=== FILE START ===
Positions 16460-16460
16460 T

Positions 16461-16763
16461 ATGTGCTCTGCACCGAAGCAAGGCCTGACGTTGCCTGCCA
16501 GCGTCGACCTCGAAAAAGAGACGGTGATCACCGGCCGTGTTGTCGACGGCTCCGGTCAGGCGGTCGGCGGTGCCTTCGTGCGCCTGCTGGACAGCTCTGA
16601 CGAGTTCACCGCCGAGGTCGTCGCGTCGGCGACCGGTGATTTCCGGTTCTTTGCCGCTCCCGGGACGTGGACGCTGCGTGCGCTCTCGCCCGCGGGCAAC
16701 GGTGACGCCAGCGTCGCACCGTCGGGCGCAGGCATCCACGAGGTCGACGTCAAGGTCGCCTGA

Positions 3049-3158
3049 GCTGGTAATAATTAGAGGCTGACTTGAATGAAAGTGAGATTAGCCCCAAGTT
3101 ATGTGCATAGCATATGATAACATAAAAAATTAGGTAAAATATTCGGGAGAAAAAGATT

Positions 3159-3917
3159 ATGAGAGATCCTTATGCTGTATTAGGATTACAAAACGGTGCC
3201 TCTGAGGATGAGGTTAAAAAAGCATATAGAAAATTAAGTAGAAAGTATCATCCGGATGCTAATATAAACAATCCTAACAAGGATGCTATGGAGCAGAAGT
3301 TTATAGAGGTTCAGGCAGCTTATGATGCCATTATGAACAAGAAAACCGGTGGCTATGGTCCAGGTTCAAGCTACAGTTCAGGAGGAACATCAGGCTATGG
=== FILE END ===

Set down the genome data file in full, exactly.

Positions 16460-16460
16460 T

Positions 16461-16763
16461 ATGTGCTCTGCACCGAAGCAAGGCCTGACGTTGCCTGCCA
16501 GCGTCGACCTCGAAAAAGAGACGGTGATCACCGGCCGTGTTGTCGACGGCTCCGGTCAGGCGGTCGGCGGTGCCTTCGTGCGCCTGCTGGACAGCTCTGA
16601 CGAGTTCACCGCCGAGGTCGTCGCGTCGGCGACCGGTGATTTCCGGTTCTTTGCCGCTCCCGGGACGTGGACGCTGCGTGCGCTCTCGCCCGCGGGCAAC
16701 GGTGACGCCAGCGTCGCACCGTCGGGCGCAGGCATCCACGAGGTCGACGTCAAGGTCGCCTGA

Positions 3049-3158
3049 GCTGGTAATAATTAGAGGCTGACTTGAATGAAAGTGAGATTAGCCCCAAGTT
3101 ATGTGCATAGCATATGATAACATAAAAAATTAGGTAAAATATTCGGGAGAAAAAGATT

Positions 3159-3917
3159 ATGAGAGATCCTTATGCTGTATTAGGATTACAAAACGGTGCC
3201 TCTGAGGATGAGGTTAAAAAAGCATATAGAAAATTAAGTAGAAAGTATCATCCGGATGCTAATATAAACAATCCTAACAAGGATGCTATGGAGCAGAAGT
3301 TTATAGAGGTTCAGGCAGCTTATGATGCCATTATGAACAAGAAAACCGGTGGCTATGGTCCAGGTTCAAGCTACAGTTCAGGAGGAACATCAGGCTATGG